Danish FSA Issues Warning Against 2 Unauthorized Brokers

The Danish Financial Supervisory Authority (FSA), which acts as the main financial services regulatory body in the country, has issued an official warning on its website, against two separate financial firms.

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The warnings are listed separately on the regulator’s website (www.finanstilsynet.dk), and specifies that each of the companies has been offering and providing financial services within Denmark without authorization.

The first warning is addressed against UB4TRADE, while the second mentions GCC Investing, as the two companies are currently not under the supervision of the Danish FSA, and are therefore not acting in accordance with the Danish Financial Business Act in Denmark.

Without proper authorization, there is no way for regulators to protect investors from fraudulent activity, due to a lack of monitoring by any governing body to ensure that proper practices are being adhered to by the companies.

The warnings each proceed to avoid conducting business or investing with either of the aforementioned unauthorized entities, and to refrain from transferring funds to any accounts associated with them. The warnings clearly are meant to protect the public from unlawful financial activity.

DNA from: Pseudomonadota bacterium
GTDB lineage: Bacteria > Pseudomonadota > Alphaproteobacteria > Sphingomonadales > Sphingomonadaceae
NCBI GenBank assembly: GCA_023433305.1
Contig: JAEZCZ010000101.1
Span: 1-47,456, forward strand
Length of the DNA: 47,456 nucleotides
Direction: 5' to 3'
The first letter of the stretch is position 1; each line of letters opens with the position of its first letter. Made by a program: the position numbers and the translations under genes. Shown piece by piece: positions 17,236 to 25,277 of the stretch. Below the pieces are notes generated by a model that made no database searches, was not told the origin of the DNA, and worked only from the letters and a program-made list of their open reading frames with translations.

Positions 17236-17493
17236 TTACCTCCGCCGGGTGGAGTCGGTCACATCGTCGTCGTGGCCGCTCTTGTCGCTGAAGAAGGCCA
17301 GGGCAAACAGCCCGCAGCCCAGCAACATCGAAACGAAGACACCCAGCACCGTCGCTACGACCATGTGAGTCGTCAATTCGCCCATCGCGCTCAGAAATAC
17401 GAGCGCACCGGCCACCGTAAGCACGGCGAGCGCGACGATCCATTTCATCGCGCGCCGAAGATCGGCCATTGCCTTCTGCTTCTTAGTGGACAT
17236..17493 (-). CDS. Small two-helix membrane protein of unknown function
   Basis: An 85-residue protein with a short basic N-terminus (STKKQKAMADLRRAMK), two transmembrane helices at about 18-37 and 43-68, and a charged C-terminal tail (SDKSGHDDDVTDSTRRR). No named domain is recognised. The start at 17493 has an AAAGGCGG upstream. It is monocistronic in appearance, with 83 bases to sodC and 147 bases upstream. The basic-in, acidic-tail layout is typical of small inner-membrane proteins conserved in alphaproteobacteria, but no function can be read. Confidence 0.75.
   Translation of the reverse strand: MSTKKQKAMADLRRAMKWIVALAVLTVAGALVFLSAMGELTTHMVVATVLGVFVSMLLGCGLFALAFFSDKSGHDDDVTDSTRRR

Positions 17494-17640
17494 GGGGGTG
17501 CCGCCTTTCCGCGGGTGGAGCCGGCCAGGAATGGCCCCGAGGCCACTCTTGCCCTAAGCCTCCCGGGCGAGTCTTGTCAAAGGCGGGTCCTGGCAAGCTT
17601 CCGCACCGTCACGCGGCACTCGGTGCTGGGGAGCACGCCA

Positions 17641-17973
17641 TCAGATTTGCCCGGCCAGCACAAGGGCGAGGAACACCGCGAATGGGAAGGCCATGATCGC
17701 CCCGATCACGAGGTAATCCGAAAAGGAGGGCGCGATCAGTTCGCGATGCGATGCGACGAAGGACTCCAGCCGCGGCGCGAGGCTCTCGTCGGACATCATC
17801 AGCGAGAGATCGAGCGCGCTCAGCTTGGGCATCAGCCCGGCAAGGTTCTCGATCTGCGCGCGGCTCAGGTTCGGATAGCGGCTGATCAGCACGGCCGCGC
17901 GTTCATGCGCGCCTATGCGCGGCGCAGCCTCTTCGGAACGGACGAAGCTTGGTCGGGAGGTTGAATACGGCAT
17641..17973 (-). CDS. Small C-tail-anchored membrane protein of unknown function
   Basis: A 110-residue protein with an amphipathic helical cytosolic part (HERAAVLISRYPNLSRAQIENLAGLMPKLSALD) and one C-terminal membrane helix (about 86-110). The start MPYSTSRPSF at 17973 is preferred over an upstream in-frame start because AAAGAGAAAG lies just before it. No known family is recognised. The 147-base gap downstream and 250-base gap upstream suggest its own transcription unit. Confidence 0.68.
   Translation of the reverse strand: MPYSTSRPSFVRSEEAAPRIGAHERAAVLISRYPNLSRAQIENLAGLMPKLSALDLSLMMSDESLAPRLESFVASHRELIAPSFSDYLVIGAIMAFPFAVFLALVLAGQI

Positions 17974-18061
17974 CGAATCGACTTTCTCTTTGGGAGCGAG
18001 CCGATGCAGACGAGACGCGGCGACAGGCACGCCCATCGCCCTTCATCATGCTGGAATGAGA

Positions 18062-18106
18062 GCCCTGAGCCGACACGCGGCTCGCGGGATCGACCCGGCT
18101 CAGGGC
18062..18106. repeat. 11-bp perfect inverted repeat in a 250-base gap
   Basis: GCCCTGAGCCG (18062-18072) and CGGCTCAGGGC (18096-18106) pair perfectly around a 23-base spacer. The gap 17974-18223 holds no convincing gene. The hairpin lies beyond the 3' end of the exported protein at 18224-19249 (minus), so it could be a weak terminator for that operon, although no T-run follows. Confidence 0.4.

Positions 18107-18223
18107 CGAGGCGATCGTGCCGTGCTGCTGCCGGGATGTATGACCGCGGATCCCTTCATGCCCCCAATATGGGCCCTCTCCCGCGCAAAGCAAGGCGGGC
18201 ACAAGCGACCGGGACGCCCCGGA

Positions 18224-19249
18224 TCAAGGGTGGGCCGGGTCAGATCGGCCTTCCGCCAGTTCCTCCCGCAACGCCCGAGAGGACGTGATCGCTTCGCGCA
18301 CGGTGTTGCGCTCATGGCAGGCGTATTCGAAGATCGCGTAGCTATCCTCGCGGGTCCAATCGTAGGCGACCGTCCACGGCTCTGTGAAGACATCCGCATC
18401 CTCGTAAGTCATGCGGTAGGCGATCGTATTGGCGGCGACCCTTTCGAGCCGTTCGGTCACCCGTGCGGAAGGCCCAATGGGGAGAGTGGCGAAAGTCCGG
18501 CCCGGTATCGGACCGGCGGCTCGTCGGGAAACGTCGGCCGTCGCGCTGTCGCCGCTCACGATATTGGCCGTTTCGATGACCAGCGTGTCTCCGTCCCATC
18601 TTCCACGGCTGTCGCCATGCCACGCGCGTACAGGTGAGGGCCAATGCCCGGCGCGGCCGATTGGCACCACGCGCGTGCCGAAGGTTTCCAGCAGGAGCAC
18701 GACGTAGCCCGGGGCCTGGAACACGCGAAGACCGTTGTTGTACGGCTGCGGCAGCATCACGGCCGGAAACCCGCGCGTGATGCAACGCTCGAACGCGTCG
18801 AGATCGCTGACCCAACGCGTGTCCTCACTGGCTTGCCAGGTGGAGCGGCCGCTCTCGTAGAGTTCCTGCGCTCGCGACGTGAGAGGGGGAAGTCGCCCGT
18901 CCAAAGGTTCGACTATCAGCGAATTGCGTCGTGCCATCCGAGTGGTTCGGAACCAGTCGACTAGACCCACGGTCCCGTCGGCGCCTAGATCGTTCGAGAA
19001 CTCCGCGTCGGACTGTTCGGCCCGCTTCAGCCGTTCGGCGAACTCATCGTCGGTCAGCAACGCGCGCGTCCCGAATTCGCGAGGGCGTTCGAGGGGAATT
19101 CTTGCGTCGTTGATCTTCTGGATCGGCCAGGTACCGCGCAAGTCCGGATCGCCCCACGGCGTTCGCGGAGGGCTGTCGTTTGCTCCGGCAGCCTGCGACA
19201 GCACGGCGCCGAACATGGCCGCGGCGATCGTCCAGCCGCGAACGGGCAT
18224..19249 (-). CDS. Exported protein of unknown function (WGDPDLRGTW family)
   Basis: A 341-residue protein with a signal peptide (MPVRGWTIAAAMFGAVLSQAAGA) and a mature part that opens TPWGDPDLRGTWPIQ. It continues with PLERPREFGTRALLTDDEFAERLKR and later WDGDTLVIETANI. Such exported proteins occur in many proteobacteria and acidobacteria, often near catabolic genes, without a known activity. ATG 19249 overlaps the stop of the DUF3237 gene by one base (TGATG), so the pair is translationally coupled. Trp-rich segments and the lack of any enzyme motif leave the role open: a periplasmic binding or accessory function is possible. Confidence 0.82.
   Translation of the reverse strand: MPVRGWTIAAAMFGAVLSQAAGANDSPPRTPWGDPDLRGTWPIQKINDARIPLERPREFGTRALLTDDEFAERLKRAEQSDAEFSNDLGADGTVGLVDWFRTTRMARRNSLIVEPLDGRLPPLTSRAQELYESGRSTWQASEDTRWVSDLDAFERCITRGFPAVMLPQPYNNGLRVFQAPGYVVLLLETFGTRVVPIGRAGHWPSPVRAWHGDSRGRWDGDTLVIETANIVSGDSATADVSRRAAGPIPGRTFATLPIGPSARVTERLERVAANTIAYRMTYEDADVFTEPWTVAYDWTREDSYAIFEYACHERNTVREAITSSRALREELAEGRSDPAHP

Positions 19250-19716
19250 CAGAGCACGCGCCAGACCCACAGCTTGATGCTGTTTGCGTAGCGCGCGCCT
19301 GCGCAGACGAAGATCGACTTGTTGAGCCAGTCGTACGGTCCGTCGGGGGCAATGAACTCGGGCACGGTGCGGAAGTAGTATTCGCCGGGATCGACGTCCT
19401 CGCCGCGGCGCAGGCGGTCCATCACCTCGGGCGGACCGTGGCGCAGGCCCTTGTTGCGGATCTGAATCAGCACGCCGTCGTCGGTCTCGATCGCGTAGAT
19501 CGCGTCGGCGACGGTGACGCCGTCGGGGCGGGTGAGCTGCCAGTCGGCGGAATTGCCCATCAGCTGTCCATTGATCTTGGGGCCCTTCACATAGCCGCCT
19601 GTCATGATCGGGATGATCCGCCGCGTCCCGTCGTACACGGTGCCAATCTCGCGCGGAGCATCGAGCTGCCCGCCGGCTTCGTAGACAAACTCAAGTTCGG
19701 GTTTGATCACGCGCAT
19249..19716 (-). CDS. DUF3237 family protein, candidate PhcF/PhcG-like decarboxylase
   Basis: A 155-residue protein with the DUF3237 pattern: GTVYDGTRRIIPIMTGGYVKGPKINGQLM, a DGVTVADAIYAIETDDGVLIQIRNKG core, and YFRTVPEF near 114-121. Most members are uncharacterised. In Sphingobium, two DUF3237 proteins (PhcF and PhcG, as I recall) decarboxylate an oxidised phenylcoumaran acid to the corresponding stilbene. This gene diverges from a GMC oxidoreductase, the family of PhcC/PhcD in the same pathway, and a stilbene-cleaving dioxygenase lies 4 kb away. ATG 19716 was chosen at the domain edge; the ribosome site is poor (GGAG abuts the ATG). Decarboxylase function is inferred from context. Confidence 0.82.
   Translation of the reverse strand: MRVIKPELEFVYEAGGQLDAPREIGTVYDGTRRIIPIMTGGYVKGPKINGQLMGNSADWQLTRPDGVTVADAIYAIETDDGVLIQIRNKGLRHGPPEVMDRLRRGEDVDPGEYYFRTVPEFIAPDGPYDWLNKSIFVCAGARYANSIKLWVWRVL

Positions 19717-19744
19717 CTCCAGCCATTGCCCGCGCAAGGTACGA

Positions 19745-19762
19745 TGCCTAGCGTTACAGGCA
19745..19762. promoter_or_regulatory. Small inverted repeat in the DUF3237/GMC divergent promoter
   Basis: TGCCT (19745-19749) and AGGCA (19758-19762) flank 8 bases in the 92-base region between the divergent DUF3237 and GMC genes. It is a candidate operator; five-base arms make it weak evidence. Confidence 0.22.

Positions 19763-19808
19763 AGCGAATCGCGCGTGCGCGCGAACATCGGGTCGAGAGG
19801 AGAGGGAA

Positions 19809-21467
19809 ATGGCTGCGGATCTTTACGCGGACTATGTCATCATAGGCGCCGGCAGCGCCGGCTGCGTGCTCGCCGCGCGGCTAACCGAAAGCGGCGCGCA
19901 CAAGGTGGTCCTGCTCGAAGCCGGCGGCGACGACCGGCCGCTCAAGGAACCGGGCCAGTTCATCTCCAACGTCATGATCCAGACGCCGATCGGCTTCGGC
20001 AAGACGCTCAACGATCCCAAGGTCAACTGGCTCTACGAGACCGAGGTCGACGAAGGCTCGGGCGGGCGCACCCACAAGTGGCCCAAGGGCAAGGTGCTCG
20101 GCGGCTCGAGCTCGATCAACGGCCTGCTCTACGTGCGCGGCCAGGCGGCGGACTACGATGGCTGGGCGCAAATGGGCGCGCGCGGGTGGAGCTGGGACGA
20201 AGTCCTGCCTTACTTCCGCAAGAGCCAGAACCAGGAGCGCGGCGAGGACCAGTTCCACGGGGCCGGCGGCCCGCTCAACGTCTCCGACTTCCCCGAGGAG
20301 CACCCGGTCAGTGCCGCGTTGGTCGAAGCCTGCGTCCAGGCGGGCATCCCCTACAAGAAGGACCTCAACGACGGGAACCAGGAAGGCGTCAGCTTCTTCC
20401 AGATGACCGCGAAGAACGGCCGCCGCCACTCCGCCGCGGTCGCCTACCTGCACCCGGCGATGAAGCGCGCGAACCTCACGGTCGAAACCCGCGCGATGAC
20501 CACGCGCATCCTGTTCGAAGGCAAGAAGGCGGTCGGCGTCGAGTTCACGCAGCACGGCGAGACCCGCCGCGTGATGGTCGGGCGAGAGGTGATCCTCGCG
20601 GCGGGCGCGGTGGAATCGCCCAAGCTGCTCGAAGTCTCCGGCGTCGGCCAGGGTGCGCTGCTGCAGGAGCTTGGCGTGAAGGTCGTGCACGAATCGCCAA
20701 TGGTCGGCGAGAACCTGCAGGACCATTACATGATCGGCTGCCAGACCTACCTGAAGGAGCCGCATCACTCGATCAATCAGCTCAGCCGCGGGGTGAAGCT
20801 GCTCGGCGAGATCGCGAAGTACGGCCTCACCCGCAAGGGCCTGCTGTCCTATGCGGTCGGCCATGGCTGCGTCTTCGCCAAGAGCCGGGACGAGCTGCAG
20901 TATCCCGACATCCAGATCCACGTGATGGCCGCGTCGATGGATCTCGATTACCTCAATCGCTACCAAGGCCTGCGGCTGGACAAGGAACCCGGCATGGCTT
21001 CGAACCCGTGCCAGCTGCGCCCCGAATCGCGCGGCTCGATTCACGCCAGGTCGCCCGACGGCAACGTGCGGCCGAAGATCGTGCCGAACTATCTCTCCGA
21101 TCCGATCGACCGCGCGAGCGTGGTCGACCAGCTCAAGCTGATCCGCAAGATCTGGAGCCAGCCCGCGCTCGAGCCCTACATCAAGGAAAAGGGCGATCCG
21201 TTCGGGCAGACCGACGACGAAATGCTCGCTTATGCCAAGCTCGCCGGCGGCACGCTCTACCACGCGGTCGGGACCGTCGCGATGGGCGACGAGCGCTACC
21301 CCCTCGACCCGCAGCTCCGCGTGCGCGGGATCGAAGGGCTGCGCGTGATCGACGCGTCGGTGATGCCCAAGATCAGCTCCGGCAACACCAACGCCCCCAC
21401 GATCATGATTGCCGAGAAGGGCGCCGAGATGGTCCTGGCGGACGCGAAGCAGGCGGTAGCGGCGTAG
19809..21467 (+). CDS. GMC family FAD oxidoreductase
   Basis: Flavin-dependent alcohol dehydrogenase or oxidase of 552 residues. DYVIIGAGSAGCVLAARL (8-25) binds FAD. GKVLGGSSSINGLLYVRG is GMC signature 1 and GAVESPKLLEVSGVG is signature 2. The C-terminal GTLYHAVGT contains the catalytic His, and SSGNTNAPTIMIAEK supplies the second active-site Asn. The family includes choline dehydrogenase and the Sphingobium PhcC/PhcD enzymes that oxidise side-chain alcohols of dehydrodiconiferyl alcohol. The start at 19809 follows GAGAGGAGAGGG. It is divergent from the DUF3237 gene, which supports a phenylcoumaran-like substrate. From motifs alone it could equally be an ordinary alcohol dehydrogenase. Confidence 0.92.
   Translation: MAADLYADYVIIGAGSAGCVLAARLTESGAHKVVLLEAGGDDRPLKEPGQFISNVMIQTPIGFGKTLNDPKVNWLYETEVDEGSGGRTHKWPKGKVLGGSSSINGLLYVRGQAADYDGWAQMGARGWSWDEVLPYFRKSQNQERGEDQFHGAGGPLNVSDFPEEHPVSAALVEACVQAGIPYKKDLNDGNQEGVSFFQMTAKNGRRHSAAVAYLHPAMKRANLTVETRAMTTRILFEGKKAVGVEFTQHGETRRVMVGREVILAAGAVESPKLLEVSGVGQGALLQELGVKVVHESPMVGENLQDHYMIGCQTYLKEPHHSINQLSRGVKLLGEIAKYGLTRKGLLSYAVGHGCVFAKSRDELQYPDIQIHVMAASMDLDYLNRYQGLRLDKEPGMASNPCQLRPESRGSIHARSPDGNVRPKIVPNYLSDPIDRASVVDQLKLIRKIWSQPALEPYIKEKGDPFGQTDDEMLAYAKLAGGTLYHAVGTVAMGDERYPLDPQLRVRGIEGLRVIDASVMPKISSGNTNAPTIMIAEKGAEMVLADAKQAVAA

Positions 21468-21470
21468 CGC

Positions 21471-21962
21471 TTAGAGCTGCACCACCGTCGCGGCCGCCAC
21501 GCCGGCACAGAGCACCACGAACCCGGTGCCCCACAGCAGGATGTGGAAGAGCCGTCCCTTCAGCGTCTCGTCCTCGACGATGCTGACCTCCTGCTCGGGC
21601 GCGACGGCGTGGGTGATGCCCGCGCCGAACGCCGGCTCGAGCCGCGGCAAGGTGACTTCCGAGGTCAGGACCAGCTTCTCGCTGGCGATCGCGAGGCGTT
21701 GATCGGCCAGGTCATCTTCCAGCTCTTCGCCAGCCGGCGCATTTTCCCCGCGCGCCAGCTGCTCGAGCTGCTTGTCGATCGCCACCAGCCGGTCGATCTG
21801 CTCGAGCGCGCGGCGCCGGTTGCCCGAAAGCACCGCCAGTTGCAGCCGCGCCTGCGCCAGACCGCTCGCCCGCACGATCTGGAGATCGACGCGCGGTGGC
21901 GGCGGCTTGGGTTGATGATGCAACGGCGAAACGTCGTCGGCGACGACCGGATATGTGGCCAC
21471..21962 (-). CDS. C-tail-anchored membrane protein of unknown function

In a survey recently conducted by Finance Magnates, in which almost 700 traders were questioned about the importance of regulation for any company providing financial services, a lopsided 87.26% of participants said that they would not trade through any broker that did not possess regulation of any kind.

The high number illustrates that most traders (according to the survey) are aware of the importance of regulation to the safety of their funds, and to the assurance of proper and lawful trading practices. Not only can unregulated firms blatantly steal funds from clients, others might participate in price manipulation and other methods of assuring losses by clients, particularly when the broker is a market maker.

The Danish regulator has been active in issuing warnings and taking action against unauthorized or fraudulent firms in the financial industry. Back around the time of the CHF currency crisis, the regulatory watchdog reprimanded Saxo Bank over its handling of the SNB crisis.

Saxo Bank later won a dispute in the CHF case in a Danish commercial court, and was cleared by a third Danish authority of any wrongdoing related to the CHF resettlement.

Generally, having a dependable and active regulator can go a long way toward protecting investor funds, and having a place to turn in the even of wrongdoing toward investors.

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